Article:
Shotel Medical Debuts Ankle Arthrodesis Nail System

The curved design allows for a minimally invasive approach with very small incisions.

Shotel Medical Nail System Image Light

Shotel Medical today announced its Shotel Ankle Arthrodesis Nail System, which uses a novel device design to treat end-stage ankle arthritis. It was used in Florida for the first time in a procedure in Delray Beach last month. Two weeks post-operation, the patient was weight bearing with the use of a CAM walker boot, a significant improvement from the six to eight weeks time to weight bearing that traditional ankle arthrodesis systems deliver.

The patented Shotel Nail System, which is manufactured and distributed by BioPro Implants, differs from traditional ankle arthrodesis devices because its unique curved design allows for a minimally invasive approach with very small incisions. It is designed to achieve fusion at the tibiotalar joint while allowing unrestricted motion to remain at all other joints. This benefits the patient with faster healing, quicker recovery and earlier time to weight bearing. End-stage ankle arthritis is increasingly common and can lead to notable physical disability. There are an estimated 50,000 new cases of ankle arthritis each year in the U.S.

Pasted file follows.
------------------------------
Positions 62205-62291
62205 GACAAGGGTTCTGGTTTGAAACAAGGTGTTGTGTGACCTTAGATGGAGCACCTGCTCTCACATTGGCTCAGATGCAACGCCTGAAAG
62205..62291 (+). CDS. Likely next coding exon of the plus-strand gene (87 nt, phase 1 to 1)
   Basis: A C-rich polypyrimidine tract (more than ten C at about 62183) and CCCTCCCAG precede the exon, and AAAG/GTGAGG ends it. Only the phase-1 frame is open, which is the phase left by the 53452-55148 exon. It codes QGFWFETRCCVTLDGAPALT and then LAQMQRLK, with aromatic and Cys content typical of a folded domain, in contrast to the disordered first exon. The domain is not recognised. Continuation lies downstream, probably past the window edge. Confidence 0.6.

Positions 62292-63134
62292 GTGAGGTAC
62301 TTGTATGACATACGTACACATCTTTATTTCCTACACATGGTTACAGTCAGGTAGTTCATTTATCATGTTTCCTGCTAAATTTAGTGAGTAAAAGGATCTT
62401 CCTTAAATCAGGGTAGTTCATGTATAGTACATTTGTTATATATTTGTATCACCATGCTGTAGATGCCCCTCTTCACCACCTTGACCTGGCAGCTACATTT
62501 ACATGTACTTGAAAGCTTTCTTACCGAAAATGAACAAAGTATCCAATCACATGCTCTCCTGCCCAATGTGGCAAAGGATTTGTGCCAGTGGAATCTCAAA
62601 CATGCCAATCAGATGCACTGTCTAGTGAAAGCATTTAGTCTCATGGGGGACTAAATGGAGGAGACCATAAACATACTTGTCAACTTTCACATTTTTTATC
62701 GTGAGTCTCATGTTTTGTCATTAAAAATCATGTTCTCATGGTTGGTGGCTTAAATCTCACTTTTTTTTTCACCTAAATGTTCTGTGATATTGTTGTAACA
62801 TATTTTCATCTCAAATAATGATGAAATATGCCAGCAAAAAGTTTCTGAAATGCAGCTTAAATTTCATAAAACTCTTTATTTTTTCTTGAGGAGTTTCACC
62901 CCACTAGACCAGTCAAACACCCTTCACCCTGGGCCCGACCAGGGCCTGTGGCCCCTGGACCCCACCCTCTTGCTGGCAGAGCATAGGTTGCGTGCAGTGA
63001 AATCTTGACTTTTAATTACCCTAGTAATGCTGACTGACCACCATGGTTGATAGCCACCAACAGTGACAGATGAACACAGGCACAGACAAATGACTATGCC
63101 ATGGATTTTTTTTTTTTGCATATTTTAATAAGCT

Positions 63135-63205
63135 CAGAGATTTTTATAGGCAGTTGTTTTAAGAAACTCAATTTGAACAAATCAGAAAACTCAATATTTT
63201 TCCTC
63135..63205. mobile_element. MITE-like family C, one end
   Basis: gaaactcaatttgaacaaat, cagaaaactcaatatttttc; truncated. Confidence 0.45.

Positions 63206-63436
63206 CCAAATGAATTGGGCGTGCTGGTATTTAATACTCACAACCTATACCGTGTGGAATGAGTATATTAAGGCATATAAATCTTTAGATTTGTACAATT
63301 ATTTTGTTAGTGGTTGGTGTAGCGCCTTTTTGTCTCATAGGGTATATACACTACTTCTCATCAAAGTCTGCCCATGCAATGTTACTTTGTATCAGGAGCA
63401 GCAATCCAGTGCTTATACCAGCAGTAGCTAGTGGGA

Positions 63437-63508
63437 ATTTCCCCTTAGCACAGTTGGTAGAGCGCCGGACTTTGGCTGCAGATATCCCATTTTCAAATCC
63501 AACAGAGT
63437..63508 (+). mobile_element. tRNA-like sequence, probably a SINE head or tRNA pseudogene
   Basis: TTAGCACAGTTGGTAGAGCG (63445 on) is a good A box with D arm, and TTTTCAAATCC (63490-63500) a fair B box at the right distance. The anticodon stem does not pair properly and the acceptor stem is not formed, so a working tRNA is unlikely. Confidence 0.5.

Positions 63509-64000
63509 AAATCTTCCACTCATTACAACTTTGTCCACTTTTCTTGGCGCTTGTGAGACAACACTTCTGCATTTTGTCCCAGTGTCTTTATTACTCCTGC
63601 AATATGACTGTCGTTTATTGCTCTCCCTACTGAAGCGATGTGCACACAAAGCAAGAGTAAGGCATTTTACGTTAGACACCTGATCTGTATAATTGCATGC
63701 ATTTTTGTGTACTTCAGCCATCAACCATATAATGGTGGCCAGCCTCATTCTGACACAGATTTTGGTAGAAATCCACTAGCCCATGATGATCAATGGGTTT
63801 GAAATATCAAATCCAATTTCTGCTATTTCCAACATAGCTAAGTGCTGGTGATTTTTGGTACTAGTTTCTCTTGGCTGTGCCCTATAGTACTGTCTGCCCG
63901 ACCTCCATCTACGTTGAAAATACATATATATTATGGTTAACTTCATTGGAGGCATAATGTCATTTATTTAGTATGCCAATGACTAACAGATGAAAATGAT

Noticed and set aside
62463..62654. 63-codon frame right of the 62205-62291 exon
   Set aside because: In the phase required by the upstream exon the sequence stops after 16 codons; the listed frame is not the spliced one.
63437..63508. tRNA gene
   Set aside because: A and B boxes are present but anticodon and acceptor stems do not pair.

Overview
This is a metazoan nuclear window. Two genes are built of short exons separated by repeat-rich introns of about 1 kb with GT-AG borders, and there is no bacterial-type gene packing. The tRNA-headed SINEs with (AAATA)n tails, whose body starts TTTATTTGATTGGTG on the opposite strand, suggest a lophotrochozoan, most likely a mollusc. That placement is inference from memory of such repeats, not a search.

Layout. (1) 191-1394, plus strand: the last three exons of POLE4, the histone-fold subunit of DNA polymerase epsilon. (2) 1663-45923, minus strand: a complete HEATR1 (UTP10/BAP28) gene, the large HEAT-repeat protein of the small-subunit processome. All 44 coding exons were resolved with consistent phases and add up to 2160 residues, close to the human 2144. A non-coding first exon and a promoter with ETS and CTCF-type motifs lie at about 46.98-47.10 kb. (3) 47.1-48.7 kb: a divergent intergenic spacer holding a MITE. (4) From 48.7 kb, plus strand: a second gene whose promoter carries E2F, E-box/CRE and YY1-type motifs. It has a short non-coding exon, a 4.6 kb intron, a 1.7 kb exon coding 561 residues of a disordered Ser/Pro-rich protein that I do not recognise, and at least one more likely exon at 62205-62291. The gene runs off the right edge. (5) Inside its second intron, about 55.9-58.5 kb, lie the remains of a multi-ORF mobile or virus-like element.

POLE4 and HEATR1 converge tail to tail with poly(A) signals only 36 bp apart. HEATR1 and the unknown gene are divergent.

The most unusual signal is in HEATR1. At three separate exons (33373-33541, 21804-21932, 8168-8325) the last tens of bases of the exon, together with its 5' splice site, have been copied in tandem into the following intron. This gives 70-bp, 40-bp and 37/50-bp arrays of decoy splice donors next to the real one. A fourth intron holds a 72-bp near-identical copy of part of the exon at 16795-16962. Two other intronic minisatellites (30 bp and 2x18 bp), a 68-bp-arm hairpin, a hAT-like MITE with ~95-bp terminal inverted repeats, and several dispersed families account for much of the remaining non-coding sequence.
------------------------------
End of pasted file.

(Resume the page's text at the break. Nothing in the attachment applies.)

"We designed our ankle fusion nail system so that patients have smaller incisions, which enables them to heal faster and return to function much earlier, giving them an enhanced quality of life. The improvement in time to weight bearing for the patient is meaningful," Christopher Weathers, Chief Commercial Officer, said. "We are thrilled to see our Shotel Nail System gaining traction among surgeons around the country. To date, 24 operations with it have been performed."

Kevin Palmer, DPM, double board-certified podiatric surgeon of Boca Raton and Delray Beach, FL, who performed the procedure, said, "The patient presented with a progressively deteriorating ankle condition and pre-existing structurally compromised hardware. The novel design of the Shotel Nail System gave me confidence that it would be stable and hold up over the long term. During the procedure, after I removed the patient's current hardware, the Shotel Nail System went in smoothly, with a smaller incision, and a much less invasive approach than traditional ankle fusion systems. I also like that it provides several layers of compression, which is required across the fusion site to expedite healing.

"I cannot emphasize enough how significant it is that the patient started walking at less than two weeks with a CAM walker boot," Dr. Palmer added. "This will be a game changer – and life changing – for many patients going forward." 

More in Orthopedic